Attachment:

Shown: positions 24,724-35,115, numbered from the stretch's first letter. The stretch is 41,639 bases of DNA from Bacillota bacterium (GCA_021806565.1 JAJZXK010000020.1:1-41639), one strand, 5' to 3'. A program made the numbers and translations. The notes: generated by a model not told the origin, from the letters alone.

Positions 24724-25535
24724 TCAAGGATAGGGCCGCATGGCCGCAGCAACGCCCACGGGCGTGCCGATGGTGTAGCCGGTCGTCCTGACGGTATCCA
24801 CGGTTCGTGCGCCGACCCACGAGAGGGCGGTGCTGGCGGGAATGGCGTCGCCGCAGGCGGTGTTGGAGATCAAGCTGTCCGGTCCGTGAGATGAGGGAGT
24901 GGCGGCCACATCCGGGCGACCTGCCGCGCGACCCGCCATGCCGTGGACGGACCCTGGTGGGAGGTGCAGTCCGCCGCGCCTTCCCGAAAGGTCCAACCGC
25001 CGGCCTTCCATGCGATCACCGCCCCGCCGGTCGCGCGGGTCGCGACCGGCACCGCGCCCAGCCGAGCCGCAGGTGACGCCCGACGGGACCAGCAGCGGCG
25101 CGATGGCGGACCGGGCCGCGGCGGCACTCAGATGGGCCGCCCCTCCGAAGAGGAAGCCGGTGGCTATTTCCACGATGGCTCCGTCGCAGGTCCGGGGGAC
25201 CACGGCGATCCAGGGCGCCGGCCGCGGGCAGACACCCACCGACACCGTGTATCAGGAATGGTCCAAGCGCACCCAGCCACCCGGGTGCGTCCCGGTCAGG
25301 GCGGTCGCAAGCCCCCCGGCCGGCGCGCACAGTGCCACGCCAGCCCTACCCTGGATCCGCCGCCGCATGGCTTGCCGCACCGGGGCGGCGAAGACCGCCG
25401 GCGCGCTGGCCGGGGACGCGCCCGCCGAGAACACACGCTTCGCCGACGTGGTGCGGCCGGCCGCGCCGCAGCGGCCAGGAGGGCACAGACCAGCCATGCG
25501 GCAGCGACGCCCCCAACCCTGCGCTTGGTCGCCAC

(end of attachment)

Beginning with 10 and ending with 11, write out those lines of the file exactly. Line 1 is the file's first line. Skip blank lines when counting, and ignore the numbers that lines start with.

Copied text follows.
25401 GCGCGCTGGCCGGGGACGCGCCCGCCGAGAACACACGCTTCGCCGACGTGGTGCGGCCGGCCGCGCCGCAGCGGCCAGGAGGGCACAGACCAGCCATGCG
25501 GCAGCGACGCCCCCAACCCTGCGCTTGGTCGCCAC